Three Sisters, Three Queens

I’ve read other Philippa Gregory novels and really enjoyed them. It was difficult for me to get through Three Sisters, Three Queens and I’m trying to determine what it was.

On one hand, Gregory takes the mostly unknown story of Queen Margaret of Scotland and makes her a feminist icon by having her marry whom she wanted, not who she was dictated to marry. She fought hard for the legacy of her son, the heir of Scotland and England and even battled against her 2nd husband for her reign.

On the other hand, Gregory makes Margaret out to be a petty, superficial, entitled brat who does nothing but compare herself to her sister, Queen Mary of France, and her sister-in-law, Queen Katherine of England, All of these women fought hard for their own rights, but are capricious with no further thought than themselves.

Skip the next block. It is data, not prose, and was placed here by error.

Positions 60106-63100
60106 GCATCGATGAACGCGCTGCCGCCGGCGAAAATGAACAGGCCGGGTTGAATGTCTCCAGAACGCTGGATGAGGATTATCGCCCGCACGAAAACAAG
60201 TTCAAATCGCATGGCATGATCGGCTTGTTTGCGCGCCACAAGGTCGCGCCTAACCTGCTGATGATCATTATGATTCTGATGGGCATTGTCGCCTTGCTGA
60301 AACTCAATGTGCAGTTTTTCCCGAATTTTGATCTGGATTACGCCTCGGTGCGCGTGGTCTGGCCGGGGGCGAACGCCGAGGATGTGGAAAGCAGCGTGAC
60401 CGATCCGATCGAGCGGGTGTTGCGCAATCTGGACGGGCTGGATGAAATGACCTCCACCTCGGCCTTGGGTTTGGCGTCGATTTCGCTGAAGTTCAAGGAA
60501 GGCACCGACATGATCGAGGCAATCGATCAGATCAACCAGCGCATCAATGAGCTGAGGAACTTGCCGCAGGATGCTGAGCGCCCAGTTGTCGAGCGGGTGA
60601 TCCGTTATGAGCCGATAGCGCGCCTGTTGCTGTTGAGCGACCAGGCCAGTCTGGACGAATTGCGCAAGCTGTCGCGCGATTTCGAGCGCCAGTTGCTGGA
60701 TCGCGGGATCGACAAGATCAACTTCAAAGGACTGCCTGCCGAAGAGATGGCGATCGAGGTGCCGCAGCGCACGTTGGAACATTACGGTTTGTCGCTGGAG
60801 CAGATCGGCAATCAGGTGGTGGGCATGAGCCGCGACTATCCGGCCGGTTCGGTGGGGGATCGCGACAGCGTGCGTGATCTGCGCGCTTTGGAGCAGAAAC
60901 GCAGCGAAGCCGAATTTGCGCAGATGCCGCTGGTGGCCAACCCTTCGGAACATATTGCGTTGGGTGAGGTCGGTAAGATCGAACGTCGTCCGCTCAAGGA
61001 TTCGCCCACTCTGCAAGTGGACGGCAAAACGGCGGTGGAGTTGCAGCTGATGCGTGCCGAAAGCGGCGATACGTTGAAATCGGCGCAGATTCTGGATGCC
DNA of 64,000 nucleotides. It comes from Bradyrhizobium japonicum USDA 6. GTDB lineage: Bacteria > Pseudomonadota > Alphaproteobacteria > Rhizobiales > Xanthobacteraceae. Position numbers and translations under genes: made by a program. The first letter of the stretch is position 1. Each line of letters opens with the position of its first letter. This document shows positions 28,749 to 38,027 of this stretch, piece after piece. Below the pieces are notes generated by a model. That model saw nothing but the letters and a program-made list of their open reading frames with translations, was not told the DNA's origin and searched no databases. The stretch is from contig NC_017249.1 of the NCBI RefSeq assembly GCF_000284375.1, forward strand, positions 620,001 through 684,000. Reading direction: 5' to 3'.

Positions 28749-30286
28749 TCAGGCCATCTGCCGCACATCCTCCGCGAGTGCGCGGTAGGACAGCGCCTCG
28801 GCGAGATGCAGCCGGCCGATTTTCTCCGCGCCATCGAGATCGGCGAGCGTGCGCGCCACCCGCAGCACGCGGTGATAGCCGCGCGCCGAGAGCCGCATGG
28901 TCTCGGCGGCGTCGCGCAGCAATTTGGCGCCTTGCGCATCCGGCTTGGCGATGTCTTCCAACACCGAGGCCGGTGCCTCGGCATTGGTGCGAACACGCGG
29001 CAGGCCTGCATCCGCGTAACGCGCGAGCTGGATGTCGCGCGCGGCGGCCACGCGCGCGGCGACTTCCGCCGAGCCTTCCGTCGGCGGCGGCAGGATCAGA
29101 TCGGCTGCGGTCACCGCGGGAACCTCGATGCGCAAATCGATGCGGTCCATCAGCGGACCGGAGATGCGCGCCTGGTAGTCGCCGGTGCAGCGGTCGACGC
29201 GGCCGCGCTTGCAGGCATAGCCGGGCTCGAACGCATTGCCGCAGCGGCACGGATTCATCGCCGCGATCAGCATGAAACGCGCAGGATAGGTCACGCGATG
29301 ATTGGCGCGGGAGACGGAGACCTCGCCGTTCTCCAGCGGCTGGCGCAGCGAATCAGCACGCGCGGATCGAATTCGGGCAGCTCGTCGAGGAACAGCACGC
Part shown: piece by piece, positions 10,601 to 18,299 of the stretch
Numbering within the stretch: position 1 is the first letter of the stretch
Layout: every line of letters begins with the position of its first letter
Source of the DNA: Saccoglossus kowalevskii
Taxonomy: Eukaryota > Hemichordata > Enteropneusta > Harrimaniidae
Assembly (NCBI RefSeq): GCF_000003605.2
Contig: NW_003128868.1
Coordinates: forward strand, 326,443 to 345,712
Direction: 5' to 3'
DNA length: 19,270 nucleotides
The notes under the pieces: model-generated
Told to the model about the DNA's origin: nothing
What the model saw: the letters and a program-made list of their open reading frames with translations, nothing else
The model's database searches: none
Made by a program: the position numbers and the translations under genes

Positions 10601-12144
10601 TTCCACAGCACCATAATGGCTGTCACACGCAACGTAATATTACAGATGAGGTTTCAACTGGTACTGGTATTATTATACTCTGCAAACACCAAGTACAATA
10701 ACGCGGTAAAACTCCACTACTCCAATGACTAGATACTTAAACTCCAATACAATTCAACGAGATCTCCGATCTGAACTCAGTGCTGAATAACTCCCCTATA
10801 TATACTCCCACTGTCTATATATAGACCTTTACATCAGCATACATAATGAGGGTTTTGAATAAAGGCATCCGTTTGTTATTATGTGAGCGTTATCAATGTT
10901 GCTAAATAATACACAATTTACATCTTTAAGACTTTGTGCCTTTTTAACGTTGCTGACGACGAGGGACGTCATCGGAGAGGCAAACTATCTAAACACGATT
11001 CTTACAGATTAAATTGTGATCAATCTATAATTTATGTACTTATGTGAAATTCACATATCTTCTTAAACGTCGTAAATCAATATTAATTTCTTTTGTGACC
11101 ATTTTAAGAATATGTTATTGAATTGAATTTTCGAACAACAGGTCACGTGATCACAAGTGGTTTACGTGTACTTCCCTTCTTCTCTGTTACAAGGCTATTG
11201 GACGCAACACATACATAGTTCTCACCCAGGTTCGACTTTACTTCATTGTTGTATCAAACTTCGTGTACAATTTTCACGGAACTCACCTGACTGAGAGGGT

The story starts when Margaret is young and not married, and she shortly loses several members of her family. She’s married off, still quite young, to a much older King of Scotland to help broker a peace between the England and Scotland. Much of the history of this time period, that I know, centers on King Henry VII and his upheaval of the Catholic Church in England. Part of that story is in this novel, but more about what leads up to it from a Queen’s point of view. While I found many aspects of the period of time fascinating, I had a hard time getting past the pettiness of Queen Margaret.

Read April 2017

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